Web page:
Midland protestors reject bargain, want day in court

Five demonstrators arrested for criminal trespassing in July at the Midland Sewage Plant rejected a plea bargain Tuesday that would have dropped the charges against them.

The protestors, who include two Syracuse University students, decided that agreeing to the plea bargain would have made it seem that they had done something wrong.

‘Basically what we believe is the real crime is the crime the city is committing against the south side of Syracuse and really the entire city of Syracuse,’ said Curtis Rumrill, a senior majoring in music composition and one of the five arrested. ‘Really it doesn’t have any benefit to us, and it is just a big hassle. It is exclusively to say that we stand by our actions and we believe they were just actions.’

The protestors, dubbed the Oxford Five because they were arrested for blocking the demolition of a building for the sewer’s construction on Oxford Street, rejected an agreement that would have dropped the trespassing charges – each misdemeanors – if the five promised to stay out of trouble for six months, do 50 hours of community service and pay a $50 court fee.

Instead, the protestors will submit a request for dismissal at their next court date on Nov. 5, arguing that their actions were not really a crime, but an act of civil disobedience in order to halt the construction of the sewer plant, which they describe as an act of environmental racism.

‘Say there is a crime going on in the middle of the street and you have to step out in the middle of the street to stop the crime,’ Rumrill said. ‘So you step in the middle of the street to stop a burglary and you jaywalk in the process. You violate a law in a much more minor way to prevent a much more major crime from occurring.’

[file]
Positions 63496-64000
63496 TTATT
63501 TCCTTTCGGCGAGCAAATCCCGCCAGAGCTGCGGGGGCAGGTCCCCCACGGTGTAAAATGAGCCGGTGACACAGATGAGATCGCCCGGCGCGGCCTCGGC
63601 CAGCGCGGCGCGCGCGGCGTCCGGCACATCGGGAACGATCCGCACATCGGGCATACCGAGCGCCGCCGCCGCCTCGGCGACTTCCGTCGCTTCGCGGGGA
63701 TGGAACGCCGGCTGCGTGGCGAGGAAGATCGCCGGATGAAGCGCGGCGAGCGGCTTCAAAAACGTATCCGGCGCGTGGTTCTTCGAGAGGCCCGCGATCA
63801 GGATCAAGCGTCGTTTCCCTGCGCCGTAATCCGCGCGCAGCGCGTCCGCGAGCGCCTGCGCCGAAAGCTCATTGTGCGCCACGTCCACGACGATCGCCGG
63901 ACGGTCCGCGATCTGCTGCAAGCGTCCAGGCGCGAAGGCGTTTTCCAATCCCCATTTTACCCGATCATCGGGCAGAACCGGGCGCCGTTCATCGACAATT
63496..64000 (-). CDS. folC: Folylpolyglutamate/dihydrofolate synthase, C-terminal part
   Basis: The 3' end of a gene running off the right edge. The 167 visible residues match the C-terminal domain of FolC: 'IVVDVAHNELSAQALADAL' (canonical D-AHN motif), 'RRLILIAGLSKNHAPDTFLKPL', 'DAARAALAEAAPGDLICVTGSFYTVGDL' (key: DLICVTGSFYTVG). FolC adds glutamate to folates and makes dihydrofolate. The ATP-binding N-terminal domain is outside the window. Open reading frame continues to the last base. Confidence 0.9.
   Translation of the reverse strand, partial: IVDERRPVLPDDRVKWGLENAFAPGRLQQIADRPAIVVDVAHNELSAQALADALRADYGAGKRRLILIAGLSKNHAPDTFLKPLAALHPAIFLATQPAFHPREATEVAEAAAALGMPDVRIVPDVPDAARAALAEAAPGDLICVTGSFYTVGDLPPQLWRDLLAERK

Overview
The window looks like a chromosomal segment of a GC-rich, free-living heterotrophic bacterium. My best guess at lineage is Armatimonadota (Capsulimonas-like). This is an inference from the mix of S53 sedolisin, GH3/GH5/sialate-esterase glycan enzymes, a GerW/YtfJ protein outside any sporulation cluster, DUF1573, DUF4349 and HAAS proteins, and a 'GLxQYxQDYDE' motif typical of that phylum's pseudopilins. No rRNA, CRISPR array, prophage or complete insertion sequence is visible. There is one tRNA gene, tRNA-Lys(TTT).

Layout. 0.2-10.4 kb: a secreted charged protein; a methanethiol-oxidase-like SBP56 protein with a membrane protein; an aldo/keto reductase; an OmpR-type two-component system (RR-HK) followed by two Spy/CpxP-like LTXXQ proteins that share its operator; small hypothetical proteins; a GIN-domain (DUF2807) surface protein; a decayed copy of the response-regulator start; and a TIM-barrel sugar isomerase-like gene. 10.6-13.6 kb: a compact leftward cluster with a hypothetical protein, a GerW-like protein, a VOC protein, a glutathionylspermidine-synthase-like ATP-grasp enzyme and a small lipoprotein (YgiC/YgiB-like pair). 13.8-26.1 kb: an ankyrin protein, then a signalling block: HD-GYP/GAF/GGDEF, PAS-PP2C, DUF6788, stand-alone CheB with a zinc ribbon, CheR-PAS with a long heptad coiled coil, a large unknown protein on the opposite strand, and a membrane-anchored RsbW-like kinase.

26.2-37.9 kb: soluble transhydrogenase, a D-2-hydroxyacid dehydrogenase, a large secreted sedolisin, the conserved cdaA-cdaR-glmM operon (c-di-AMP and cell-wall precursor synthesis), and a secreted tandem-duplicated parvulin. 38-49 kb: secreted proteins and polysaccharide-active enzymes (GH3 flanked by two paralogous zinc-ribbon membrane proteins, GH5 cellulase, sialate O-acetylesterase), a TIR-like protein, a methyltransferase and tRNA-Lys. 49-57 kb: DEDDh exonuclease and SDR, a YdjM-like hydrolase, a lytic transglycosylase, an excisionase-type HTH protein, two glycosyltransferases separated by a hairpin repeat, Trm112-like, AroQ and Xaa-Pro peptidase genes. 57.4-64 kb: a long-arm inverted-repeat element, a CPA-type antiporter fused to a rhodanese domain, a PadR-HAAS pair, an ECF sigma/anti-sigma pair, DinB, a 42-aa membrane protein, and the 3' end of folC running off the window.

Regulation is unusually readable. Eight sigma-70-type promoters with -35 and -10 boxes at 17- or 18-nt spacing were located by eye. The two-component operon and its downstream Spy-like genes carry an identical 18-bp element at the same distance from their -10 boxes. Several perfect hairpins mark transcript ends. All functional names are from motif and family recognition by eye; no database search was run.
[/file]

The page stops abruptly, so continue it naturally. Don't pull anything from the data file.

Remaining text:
Midland has met resistance from residents and their supporters since its beginnings in 1998. Protestors claim that the plant, currently designed to be an aboveground system, will have adverse health effects to the surrounding community that is predominately black. The Environmental Protection Agency is currently investigating a claim made by the Syracuse University public interest law firm that the plant violates the 1964 Civil Rights Act.

‘Which is the more serious crime, violating the Civil Rights Act, committing environmental racism or trespassing?’ Rumrill said. ‘We definitely stand by our actions and we feel that any court of law interested in justice would not convict us.’

If the court refuses to dismiss the case, the protestors hope to be tried in front of a jury at a later date, something they believe will keep the Midland debate in the spotlight, Rumrill said. This is especially important as things get cold and outdoor protesting becomes less feasible, said Jake Eichten, a junior majoring in sociology.

‘We want to push it into a political trial, basically,’ Eichten said. ‘Something had to be done. Here is an opportunity that presented itself and we’re seizing on it.’

With the trial, the group hopes to start a public discourse that may help put popular pressure on Midland, which has also been scrutinized by both U.S. senators from New York.

‘It is a worthwhile cause, getting the word out,’ said Mark Breen, a local activist who is part of the five arrested, ‘because if it is not going to contribute legally or politically at least it will be known what the people want.’

The group is receiving support from the Partnership for Onondaga Creek, a local group that has helped lead protest efforts against Midland.

‘We’re there to support people who are making a statement about the Civil Rights Act and civil rights in our community,’ said Zac Moore, a graduate student in social science and member of the Partnership for Onondaga Creek. ‘Obviously we’ll provide moral support to these groups of folk who feel that what they were doing appealed to a higher degree of justice.’

Moore said the Partnership has set up a support fund to assist the five with legal fees.

For now, the Partnership and others involved with the Midland protest are planning a community forum Tuesday at 3 p.m. at Hendricks Chapel with four speakers who will speak out against the sewage plant.

The speakers include Lois Gibbs, a Love Canal activist and executive director of the Center for Health and Environmental Justice, Joanne Shenandoah, a Grammy award-winning American Indian performer, Sandra Steingraber, an expert on toxicology, and Vernice Miller-Travis, an environmental consultant to the EPA.

‘For us, each of these people go on CNN,’ Moore said. ‘They don’t get any bigger.’

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